Because it was a truly tandem crossing with the QE2 the two ships travelled closely together. At 0800 each morning the QE2 swapped sides, thereby enabling people with staterooms on each side to spend a day on their balconies admiring her. The day before the two ships arrived in New York it was arranged that they would approach closer than usual, and would sound their whistles. This enabled everyone to get video and take photographs and to then add their voices to the Captain's call for 'Three Cheers for the QE2'. On arrival at New York they would separate; the QE2 would go to her usual berth in Manhattan whereas the QM2, being so much larger has to go to Brooklyn. Exactly the same routine took place for the eastbound cruise to Southampton, but when the two ships came together the QE2 was flying her 39 foot paying-off pennant, ne foot per year in service.
With no ports to visit - we only got off at Brooklyn in order to pass through the compulsary US immigration formalities - our only photographs are of the QE2 or of the inside of the QM2. The departures from New York had been carefully choreographed. The QE2 left Manhattan and at the same time the QM2 left Brooklyn and turned right towards the Statue of Liberty instead of heading directly towards open water. There the QM2 rotated and then waited for the QE2 to come alongside. In the fading evening light everyone was on deck to see her final departure, accompanied by fire boats with their coloured water cannons and the small flotilla of boats disturbing the routing of the Statten Island ferries. Sadly there were no pyrotechnics.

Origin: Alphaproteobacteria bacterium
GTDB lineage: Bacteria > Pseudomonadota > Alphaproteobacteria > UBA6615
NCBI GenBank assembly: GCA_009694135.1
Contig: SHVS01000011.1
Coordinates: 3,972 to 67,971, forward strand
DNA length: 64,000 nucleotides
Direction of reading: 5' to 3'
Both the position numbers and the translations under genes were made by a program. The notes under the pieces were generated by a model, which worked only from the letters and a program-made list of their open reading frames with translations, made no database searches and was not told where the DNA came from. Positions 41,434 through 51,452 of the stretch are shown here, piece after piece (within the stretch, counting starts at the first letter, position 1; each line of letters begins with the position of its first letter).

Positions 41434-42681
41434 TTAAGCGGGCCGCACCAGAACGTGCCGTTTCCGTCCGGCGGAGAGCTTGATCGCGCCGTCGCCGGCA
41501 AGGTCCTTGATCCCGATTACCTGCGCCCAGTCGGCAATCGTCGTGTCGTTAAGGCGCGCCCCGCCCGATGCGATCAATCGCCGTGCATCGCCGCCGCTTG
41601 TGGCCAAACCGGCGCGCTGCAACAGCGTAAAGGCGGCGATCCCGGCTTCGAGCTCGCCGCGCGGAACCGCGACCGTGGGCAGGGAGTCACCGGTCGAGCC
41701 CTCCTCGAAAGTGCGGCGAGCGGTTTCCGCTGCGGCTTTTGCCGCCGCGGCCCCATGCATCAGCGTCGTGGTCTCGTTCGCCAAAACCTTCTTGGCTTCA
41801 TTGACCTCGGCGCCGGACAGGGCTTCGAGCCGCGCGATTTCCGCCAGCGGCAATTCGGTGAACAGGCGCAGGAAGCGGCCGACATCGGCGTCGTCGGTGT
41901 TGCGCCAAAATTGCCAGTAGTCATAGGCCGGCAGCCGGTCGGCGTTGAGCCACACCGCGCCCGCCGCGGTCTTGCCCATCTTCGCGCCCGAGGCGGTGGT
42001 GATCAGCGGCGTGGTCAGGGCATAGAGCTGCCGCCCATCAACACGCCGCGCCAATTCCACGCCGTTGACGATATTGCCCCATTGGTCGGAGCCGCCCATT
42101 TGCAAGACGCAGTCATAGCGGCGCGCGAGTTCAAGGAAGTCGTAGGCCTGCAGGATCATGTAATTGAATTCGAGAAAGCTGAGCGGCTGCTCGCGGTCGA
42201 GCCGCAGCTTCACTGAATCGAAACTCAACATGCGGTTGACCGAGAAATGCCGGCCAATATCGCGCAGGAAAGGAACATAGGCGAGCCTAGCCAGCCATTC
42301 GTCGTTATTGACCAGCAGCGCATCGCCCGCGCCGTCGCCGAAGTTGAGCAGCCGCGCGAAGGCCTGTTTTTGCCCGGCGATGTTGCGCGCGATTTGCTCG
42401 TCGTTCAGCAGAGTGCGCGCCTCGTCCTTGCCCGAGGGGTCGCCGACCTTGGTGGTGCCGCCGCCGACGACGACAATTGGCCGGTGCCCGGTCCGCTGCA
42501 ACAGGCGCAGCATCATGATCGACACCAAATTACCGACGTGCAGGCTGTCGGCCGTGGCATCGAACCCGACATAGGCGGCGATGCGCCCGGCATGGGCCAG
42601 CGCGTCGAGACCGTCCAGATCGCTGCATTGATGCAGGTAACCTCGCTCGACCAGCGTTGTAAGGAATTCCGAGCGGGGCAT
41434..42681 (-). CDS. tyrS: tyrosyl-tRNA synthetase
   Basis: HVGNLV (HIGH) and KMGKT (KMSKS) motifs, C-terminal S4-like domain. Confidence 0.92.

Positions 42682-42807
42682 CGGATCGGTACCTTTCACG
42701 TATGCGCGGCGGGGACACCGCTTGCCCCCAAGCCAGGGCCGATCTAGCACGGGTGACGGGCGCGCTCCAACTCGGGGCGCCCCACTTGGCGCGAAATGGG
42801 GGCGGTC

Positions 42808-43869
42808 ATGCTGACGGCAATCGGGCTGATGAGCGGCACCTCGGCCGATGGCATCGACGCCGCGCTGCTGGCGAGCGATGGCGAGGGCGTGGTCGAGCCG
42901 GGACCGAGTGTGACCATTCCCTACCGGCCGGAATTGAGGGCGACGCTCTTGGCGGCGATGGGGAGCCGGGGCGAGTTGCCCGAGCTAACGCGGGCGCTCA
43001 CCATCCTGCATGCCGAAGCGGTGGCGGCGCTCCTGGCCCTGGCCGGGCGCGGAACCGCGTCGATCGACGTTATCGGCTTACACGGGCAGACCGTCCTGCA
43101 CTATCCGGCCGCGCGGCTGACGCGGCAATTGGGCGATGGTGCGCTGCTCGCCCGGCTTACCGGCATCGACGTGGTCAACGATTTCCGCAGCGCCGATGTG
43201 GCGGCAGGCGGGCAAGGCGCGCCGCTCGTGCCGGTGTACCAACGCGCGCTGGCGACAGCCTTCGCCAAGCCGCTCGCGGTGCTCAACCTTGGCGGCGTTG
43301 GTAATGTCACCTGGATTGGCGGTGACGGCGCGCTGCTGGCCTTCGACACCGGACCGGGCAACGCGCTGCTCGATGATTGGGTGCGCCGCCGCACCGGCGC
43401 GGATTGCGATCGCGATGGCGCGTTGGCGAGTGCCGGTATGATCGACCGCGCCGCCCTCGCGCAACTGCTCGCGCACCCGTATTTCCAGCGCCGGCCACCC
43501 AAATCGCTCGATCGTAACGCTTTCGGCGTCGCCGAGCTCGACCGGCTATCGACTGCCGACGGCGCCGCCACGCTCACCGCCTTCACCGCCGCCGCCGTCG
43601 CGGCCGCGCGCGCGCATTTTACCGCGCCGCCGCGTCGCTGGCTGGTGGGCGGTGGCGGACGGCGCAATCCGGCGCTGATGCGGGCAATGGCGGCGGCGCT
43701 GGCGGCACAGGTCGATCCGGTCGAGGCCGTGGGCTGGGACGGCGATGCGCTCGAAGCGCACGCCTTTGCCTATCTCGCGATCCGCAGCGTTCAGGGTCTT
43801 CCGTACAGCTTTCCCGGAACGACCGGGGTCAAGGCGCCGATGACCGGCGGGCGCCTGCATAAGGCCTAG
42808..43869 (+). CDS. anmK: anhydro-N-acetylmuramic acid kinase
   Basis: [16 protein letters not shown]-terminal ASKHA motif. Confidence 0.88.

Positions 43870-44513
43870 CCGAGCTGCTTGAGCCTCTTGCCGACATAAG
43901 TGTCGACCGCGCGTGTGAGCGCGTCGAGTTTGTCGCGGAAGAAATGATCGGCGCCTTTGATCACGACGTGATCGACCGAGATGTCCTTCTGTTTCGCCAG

Overall what did we think of the QM2 compared with the QV ? The two ships are best suited for different types of cruises and so for us there is no real comparison yet. Our memories of the QE2 are still too sharp for either to replace her. Yet before we disembarked the QM2 we booked our next two cruises; the next will be on the QV and then we have another on the QM2 later. We have already reserved the same table for dinner on the next QM2 cruise, and hope to get the same excellent waiters.